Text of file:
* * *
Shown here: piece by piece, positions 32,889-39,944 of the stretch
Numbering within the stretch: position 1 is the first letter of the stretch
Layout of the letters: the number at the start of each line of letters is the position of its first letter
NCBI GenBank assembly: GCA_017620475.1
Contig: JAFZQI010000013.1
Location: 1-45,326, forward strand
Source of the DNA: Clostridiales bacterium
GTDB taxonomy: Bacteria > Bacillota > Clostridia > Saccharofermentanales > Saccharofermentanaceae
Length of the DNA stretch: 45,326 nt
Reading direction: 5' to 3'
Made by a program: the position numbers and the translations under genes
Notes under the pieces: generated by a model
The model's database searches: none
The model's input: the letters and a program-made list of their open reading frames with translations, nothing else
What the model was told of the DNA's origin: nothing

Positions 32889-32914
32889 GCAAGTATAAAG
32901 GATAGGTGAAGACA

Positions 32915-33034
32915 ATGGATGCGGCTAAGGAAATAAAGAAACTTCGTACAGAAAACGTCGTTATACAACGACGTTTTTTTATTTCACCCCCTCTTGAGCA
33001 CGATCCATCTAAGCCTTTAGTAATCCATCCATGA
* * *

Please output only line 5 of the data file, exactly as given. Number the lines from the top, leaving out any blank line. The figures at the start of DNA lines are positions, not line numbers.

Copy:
Contig: JAFZQI010000013.1